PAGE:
Nirmala Sitharaman: Job creation, wealth distribution our focus areas
8 September, 2022 | Pranay Lad
Nirmala Sitharaman, the finance minister, stated on Wednesday that the equal distribution of wealth and job creation were the other areas of concentration, underscoring the fact that the government...
Nirmala Sitharaman, the finance minister, stated on Wednesday that the equal distribution of wealth and job creation were the other areas of concentration, underscoring the fact that the government continues to place a high premium on the nation’s economic growth.
She said that over the previous few months, inflation has decreased to a “manageable level.”
The US-India Business Council (USIBC) hosted the India Ideas Summit, where Sitharaman gave a speech. She said: “Some, of course, are red-lettered (priorities), some may not be. Of course, red-letter priorities include creating employment, ensuring fair income distribution, and ensuring India is on the economic path. In that regard, inflation is not in bold. I hope not many of you are surprised by it. We’ve demonstrated over the last few months that we were able to reduce it to a reasonable level.
According to the most recent official statistics, food prices moderated in July, bringing retail inflation down to 6.71 percent, although it continued to be over the Reserve Bank of India’s comfort zone of 6 percent for the seventh consecutive month.
“I am convinced that in the next 20 years, India’s economy will account for 30% of global GDP thanks to the country’s major characteristics, which include its size and variety, the availability of trained labour, and the advancements achieved in the digital revolution. In the process, the US and India will take the lead in driving global growth. In these trying and tough times, both countries can work together for the world’s good since they have a lot in common, Sitharaman remarked.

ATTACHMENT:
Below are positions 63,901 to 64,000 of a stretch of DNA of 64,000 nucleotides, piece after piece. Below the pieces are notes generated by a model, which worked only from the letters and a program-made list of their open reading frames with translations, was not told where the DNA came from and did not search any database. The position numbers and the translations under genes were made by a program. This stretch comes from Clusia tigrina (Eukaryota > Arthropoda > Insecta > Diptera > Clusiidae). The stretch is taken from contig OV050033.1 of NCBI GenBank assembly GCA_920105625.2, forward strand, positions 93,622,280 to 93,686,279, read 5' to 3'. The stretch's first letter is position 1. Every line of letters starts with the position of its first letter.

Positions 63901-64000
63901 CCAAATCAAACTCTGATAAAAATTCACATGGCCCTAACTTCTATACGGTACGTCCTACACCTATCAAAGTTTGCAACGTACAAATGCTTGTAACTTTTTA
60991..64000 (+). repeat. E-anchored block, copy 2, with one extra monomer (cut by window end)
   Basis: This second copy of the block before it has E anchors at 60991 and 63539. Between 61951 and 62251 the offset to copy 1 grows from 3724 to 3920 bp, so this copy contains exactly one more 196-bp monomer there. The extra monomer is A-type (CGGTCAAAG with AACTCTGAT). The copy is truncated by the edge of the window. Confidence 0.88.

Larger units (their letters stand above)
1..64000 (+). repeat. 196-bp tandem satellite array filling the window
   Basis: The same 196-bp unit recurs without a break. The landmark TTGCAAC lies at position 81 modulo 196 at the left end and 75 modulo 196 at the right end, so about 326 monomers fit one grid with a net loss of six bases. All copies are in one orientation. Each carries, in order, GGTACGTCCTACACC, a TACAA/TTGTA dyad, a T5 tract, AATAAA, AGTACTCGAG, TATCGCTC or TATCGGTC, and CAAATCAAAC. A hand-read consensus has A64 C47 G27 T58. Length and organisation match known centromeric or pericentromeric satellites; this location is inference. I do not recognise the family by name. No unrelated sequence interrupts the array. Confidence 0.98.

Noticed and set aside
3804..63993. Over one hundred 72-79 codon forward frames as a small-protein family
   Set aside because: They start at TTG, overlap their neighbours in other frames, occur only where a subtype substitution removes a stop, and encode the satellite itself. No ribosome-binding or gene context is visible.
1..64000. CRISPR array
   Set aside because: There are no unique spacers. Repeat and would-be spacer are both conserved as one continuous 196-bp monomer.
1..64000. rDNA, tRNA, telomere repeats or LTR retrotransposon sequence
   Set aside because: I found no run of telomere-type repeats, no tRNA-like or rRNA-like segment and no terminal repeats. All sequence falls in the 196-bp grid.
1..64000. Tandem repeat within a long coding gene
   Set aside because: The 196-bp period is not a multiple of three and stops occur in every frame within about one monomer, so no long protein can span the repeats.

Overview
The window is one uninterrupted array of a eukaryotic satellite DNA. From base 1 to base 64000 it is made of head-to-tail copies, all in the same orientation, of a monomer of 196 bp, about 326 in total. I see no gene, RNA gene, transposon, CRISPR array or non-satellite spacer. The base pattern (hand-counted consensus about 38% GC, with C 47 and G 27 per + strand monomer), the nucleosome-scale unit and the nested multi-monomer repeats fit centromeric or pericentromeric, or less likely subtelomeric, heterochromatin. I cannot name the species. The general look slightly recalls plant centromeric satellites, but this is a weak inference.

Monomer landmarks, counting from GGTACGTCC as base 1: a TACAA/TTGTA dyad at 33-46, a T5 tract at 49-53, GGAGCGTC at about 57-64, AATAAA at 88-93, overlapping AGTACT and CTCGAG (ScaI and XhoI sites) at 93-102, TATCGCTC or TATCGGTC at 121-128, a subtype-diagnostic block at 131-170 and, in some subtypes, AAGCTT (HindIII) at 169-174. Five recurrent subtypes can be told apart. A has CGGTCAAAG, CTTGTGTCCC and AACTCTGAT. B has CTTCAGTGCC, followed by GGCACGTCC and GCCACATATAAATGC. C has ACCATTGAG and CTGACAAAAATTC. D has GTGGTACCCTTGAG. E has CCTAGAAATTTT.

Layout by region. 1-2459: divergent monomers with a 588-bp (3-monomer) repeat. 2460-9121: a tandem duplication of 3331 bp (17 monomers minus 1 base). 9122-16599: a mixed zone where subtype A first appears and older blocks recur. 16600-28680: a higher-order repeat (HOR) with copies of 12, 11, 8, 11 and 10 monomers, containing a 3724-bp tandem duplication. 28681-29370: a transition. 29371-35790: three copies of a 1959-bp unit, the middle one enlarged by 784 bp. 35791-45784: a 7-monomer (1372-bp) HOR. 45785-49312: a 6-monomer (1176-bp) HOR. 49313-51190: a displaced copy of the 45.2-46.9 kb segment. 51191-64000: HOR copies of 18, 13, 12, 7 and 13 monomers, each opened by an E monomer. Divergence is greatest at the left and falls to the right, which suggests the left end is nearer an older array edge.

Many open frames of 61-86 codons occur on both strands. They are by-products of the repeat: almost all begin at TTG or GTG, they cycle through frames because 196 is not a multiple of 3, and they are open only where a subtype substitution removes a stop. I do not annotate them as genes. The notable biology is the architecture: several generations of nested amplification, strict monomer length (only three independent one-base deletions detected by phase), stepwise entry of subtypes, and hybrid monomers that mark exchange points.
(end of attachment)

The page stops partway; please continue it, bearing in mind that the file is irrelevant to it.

She said that the government’s budgetary policy was extremely focused and the result of in-depth deliberations. The economy wasn’t “flushed with money” or overprinted money, she claimed.
Regarding the US Federal Reserve and the European Central Bank’s strong attitude on rate rises, she asserted that the RBI will be able to control the volatility brought on by these actions by international central banks.
“We are certain that no matter what measures central banks across the world take to defend their economies and make sure that their economies receive enough monetary assistance… We are certain that whatever actions the US Federal Reserve or the European Central Bank decided to take, the Reserve Bank would be able to manage Indian monetary policy without experiencing any significant blips or rises and falls, she added.
Additionally, Sitharaman noted that there was continuous uncertainty around the supply of petroleum and natural gas, which was brought on by the current Russia-Ukraine war.
“Now this has received a big jolt,” she said, referring to the energy crisis. “At a time when we were looking at moving out of coal, and I remember placing emphasis that we shall move out of thermal, we shall close some of the legacy thermal power producing and then get on to greater emphasis on transitional energy, which is natural gas and then equally ramps up our renewable investments and production.
“As a result, we are now stating that we need to rely on coal for a further period of time, and I am concerned about how this coal reliance will once more need to be reduced so that we can return to the platform of switching to a less ecologically hazardous source. This shock affects everyone, not just India. However, given the size of our nation, it is much more difficult for India, she continued.
According to her, the demographic strength of India is its highly educated, technically adept, and competent workforce, which gives the rest of the world answers. Additionally, the scale and variety of the Indian economy provide a wealth of opportunities.
“India and the US might collectively account for 30% of the size of the world economy in the next 20 years if we cooperated. To the amount of 30%, we will contribute to the global GDP. That in itself will make the US and India the main drivers of global growth, according to her.